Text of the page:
I started working through the Advanced Material Techniques Inside of Octane Training from Curse Studios and thought I’d share the notes I've taken so far. The training series is excellent and I highly recommend purchasing it. The instructor has a sense of humor and is excited about the content, making it easy to stay awake.
These notes aren't really meant to be comprehensive, they're more of a cheat sheet that I had in a text file off to the side while creating the materials on the elephants. The training series is broken up into 3 parts (Basic, Advanced, Project-Based). Below are the notes from Part 1.
Part 1: Basic Materials
Materials are split into 3 types (Diffuse, Glossy, Specular) and can be mixed together using an OctaneMix material to create more advanced effects.
Diffuse materials are used for surfaces that absorb light, like cloth. They’re not used as often as glossy materials because almost everything has some kind of specular reflection. However, Diffuse materials have an emission channel that allows you to use the material as a light source.
Glossy materials are used for…well, making glossy materials.
Specular materials are used for transparent objects like glass, liquids, and subsurface scattering.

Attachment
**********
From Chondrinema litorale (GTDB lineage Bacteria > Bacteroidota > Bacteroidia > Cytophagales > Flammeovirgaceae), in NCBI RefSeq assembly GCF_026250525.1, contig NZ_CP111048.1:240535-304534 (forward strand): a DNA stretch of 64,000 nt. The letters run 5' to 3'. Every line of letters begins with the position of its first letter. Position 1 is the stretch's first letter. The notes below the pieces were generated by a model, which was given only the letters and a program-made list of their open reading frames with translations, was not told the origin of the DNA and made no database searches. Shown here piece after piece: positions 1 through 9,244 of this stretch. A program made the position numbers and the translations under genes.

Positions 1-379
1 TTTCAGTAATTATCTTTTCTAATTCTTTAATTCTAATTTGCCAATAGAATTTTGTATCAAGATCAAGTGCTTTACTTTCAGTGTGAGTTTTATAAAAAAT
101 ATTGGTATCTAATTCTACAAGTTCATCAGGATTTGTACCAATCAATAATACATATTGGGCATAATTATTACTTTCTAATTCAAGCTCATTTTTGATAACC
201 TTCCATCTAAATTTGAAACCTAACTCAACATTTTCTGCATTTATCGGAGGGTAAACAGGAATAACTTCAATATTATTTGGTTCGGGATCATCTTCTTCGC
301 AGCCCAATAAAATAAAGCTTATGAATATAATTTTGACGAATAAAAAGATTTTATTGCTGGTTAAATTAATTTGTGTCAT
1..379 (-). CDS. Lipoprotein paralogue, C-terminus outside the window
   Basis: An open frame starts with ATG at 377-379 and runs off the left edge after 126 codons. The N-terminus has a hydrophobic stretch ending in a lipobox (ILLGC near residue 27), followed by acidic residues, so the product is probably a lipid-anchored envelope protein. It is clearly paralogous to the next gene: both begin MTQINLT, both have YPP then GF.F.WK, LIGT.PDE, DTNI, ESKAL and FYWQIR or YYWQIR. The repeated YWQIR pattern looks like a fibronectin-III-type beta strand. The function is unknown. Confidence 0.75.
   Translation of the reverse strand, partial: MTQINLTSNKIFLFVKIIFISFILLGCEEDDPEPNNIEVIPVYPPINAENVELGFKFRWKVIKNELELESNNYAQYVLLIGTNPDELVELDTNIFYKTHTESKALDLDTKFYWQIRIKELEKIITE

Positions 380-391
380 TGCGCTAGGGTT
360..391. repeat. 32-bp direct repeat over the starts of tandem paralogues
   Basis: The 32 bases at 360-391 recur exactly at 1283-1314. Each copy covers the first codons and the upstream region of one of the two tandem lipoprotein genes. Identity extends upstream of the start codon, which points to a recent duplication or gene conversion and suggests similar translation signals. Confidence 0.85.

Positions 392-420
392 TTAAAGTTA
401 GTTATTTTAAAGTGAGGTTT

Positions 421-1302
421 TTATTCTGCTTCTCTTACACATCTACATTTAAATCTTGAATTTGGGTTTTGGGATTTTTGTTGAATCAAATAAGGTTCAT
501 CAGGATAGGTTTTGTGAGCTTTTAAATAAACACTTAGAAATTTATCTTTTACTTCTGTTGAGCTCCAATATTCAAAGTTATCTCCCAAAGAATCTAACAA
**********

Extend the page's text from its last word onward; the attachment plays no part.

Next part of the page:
Index of Refraction plays a big role in defining the look of materials.
Common glossy materials have an IOR between 1.3 and 2
Liquids range between 1.33 - 1.55
Metals range between 3-8 (however, there are many exceptions)
IOR for Water is 1.33
IOR for Plastics is 1.5
IOR for Glass is 1.6
IOR for Ceramic is 1.8
IOR for Diamonds is 2.417
Here’s an IOR chart online that’s meant for use in 3D applications:
When creating materials like gold or silver, start with a higher Index (around 6-8), turn Diffuse down to 15% black, and blend in the color of the metal using the Specular channel. Adjust IOR value depending on type of metal.
An alternative method is to lower the Index to around 3 and blend the color using the Diffuse and Specular channels together.
The transmission channel can be used to mix color into Specular materials. Simulate transparent plastics by adding Roughness. However, to create more advance liquid effects like orange juice, you’d need to use subsurface scattering.
Subsurface Scattering setup (in Specular Material):
• Add Scattering Medium shader to Medium channel
• Add an RGB Spectrum in the Absorption & Scattering channels (opposite hue to intended color, use color wheel for reference)
• Adjust scale to to control the effect
Here's a screenshot of the scene setup for the elephants. I'll need to come up with a better way to show off the materials next time.